Thursday, May 15, 2014

The First Church Service

Life of Christ 86

          Here, in the last summer of His life, Jesus, seeking to avoid unnecessary provocations with Israel's religious leadership and desiring some private time alone to train the Twelve, has traveled north of Galilee into the mountainous region around Caesarea Philippi. There, over the course of a week, three earth shaking events take place. The first two, Peter's sublime confession of faith and the founding of the Church on that confession happen over the course of one story or conversation. Next, in the same conversation, Jesus emphasizes the necessity of the atonement, and rebukes Peter for trying to be an obstacle to His death. This post is the next stage of the same conversation.
          If I am correct that Jesus had on this day founded the Church then what we find here (Mark 8.34-38) is nothing less than the first sermon ever preached to the Church. We would call this an auspicious occasion indeed. Preachers think very carefully about the first message they preach in a pastorate, or in a new building, or at the very beginning of a new church. What will He say? What will be the theme of His message?
          'And when he had called the people unto him with his disciples also, he said unto them, Whosoever will come after me, let him deny himself, and take up his cross, and follow me. For whosoever will save his life shall lose it; but whosoever shall lose his life for my sake and the gospel's, the same shall save it.'
          We know what it meant to Jesus to take up His cross. It meant His crucifixion, and the corresponding atonement that comes to humanity as a result. But it cannot mean quite the same thing for us. We do not hang on a literal cross to atone for ours or anybody else's sins. At the same time, there is clearly a similarity. The Jews of His day understood the cross to mean a torturous and shameful death via Roman crucifixion.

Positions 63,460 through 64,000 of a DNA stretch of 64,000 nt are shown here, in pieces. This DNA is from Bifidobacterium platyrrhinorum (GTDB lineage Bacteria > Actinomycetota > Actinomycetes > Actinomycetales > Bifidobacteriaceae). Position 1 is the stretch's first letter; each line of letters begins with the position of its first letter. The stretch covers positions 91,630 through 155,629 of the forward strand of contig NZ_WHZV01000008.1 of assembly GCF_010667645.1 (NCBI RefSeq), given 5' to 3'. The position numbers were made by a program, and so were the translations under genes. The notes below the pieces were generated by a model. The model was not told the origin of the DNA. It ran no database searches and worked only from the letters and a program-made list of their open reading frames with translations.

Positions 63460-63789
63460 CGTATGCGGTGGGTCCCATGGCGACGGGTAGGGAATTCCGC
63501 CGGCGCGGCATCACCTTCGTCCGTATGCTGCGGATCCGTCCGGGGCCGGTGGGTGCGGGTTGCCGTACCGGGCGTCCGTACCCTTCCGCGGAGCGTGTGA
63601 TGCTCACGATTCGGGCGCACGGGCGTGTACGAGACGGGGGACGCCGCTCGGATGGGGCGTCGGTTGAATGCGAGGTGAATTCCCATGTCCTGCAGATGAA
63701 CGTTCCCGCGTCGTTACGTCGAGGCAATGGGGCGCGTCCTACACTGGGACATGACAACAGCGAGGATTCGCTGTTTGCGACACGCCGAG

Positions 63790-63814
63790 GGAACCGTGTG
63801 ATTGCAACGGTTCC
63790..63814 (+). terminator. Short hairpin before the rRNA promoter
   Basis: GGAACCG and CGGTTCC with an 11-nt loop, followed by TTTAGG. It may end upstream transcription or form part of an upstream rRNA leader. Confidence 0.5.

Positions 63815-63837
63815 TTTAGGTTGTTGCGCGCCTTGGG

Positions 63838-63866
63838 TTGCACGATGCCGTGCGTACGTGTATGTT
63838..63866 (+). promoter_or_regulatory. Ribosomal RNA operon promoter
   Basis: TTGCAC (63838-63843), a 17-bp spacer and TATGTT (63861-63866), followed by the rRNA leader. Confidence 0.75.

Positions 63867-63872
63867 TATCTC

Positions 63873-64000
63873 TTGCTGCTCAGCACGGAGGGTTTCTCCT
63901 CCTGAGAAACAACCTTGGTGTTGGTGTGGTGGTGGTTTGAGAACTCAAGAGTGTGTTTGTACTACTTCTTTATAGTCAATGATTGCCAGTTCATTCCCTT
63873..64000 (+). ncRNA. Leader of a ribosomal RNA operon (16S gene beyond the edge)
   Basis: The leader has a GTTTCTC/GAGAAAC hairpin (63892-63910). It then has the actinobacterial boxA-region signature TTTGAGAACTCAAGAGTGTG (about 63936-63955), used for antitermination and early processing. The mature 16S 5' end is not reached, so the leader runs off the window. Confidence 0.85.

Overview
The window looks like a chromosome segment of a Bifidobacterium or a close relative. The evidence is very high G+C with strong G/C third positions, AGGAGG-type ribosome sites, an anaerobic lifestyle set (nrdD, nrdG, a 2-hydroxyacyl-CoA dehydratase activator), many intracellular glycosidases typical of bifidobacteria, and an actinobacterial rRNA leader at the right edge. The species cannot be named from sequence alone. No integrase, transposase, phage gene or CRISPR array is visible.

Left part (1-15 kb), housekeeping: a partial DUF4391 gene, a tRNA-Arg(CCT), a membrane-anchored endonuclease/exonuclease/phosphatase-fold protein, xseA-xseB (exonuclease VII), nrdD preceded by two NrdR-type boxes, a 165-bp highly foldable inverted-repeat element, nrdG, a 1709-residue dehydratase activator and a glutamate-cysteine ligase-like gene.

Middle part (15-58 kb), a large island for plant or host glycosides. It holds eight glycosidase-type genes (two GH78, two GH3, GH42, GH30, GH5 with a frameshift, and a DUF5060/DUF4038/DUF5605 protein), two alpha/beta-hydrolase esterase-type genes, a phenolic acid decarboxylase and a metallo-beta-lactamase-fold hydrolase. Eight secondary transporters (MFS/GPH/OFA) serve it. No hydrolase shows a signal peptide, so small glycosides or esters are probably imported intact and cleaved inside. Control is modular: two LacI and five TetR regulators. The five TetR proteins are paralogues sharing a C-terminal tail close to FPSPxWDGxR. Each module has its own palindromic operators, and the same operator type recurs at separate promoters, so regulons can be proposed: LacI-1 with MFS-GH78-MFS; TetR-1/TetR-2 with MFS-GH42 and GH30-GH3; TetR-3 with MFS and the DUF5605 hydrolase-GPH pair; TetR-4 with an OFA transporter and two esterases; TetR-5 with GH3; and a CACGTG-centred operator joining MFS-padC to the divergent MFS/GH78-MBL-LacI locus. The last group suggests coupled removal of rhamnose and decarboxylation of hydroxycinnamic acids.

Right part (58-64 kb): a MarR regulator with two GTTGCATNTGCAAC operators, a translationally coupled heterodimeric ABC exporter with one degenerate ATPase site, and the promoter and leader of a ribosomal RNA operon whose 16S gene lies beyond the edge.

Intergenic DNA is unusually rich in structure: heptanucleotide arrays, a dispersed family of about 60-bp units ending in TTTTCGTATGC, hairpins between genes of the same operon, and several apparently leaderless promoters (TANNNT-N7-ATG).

The inimitable Matthew Henry says that to bear one's cross means to willingly, cheerfully, and patiently bear trial and affliction. I agree with him, but I believe he stops short of it somehow. I think it means that, yes, but it means more than that.
          First, taking up our cross involves dying to self. Paul said in I Corinthians 15.31, 'I die daily.' What did he mean? Well, it was neither a physical nor a spiritual death. It was the death of his own fleshly desires that he sought to constantly bring about, not on just one occasion, but every day. 'And he said unto them all, If any man will come after me, let him deny himself, and take up his cross daily, and follow me' (Luke 9.23).
          Scripture tells us that we are to crucify the flesh (Galatians 5.24, Colossians 3.5). That is what a cross is for – to crucify something. Dead things have no desires. Dead things have no responses. If Matthew Henry is right, and taking up our cross is to bear suffering, then part of the reason for that suffering is to promote in us the growth of holiness. 'Forasmuch then as Christ hath suffered for us in the flesh, arm yourselves likewise with the same mind: for he that hath suffered in the flesh hath ceased from sin' (I Peter 4.1).